The British Library and the India Office Records
‘This remarkable resource makes widely available for the first time a treasure trove of East India Company documents, long available only to readers in the India Office reading room in London. Having such a vast series of easy to access and clearly digitised archival materials at one’s fingertips will prove to be a game-changer, inevitably generating extraordinary opportunities for teaching and research – for the established scholar and beginning student alike.’
Philip Stern (Duke University), author of The Company-State: Corporate sovereignty and the early modern foundations of the British Empire in India
The India Office Records at the British Library are the repository of the archives of the East India Company (1600-1858), the Board of Control or Board of Commissioners for the Affairs of India (1784-1858), the India Office (1858-1947), the Burma Office (1937-1948), and a number of related British agencies overseas.
The geographical focus of the India Office Records is on the territories now consisting of India, Pakistan, Bangladesh and Burma and their administration before 1947. The records also include source materials for neighbouring or connected areas at different times, covering not only south Asia, but also southeast and central Asia, the Middle East and parts of Africa. The official archives of the India Office Records are complemented by over 300 collections and over 3,000 smaller deposits of private papers relating to the British experience in India.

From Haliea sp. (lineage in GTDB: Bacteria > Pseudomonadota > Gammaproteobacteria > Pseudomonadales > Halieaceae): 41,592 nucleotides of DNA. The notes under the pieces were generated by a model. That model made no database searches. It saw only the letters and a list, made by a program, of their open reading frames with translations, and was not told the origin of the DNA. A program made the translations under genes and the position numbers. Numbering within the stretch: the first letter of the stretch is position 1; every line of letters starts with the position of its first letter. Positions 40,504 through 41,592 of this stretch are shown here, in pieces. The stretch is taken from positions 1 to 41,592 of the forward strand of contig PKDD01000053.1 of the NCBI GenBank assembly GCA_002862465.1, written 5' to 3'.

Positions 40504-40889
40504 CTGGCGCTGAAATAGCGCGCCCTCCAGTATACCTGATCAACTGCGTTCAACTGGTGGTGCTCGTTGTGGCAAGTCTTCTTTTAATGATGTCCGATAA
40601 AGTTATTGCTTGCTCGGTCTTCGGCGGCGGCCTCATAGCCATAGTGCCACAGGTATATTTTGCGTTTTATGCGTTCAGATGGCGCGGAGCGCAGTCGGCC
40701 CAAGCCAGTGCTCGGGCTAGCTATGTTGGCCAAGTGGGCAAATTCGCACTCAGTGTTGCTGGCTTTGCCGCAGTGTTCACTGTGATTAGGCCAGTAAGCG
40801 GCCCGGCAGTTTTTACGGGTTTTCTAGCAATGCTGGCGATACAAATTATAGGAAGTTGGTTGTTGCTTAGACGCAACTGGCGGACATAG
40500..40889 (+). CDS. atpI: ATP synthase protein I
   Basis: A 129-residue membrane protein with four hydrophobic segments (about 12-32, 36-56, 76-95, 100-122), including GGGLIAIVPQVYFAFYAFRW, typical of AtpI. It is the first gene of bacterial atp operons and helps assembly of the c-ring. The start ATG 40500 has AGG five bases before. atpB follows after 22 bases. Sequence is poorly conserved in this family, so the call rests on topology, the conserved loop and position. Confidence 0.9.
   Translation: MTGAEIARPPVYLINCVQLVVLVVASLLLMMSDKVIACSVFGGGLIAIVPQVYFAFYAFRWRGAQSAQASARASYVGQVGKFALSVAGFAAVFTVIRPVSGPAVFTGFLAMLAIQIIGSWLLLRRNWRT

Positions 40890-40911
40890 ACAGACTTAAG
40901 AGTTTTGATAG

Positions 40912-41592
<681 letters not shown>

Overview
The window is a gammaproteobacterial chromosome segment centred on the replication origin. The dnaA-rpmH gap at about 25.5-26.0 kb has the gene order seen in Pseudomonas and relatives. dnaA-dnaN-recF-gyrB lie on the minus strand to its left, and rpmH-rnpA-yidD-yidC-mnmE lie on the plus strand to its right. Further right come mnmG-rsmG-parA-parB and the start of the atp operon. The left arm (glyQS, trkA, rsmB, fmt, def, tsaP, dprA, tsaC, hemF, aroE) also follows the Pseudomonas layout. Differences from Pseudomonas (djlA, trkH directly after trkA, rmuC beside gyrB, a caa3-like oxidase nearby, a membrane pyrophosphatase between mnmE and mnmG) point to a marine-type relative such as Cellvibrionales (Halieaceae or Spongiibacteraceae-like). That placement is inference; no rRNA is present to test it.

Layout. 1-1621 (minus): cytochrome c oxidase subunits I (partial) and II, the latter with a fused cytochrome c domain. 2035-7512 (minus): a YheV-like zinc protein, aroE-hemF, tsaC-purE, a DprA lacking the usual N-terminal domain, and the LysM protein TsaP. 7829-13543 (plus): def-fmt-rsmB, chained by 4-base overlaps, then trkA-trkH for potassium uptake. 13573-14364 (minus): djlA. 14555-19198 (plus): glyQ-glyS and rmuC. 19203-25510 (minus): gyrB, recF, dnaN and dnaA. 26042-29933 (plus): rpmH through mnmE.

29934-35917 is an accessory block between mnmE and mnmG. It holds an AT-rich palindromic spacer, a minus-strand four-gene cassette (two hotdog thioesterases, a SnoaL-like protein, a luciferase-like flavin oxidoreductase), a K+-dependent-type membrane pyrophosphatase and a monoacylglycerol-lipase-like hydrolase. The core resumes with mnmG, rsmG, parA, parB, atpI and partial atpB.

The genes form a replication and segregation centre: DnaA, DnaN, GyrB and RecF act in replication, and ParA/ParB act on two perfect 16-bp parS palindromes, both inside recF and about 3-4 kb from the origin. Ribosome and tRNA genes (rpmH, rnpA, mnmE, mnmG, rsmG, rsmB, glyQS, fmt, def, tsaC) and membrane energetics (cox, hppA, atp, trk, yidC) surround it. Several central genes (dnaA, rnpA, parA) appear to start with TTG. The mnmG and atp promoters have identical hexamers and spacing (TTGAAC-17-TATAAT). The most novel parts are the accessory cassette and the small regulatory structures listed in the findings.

The India Office Records are administered by The British Library as part of the Public Records of the United Kingdom, and are open for public consultation. The majority are described in the British Library’s manuscript catalogue.
Adam Matthew’s East India Company resource will, when complete, consist of classes A, B, C, D, G and E of the IOR. Classes IOR/A, B and D comprise the foundational charters of the Company plus the minutes and memoranda of its various central administrative organs, whilst IOR/C contains the minutes of the Council of India, the main administrative body following the transfer of power from Company to Crown in 1858. Penny Brook, curator of the India Office Records, describes these classes as the ‘backbone’ of the whole archive of material. Class G consists of the Company’s ‘factory records’: diaries and other proceedings from 39 different sites in south and east Asia, the Middle East and Africa at which the Company maintained 'factories' (trading posts). These provide a unique and invaluable window onto the global trading activities whose pursuit was the Company’s founding purpose.
Class E, which we will digitise in its entirety across two modules, comprises correspondence between the East India Company, the Board of Commissioners for the Affairs of India, the Company’s various settlements and Presidencies throughout Asia, government departments, and European houses of agency. The records offer a fascinating insight into the early voyages of the Company and its shifting interests from trade to the gaining of territorial power.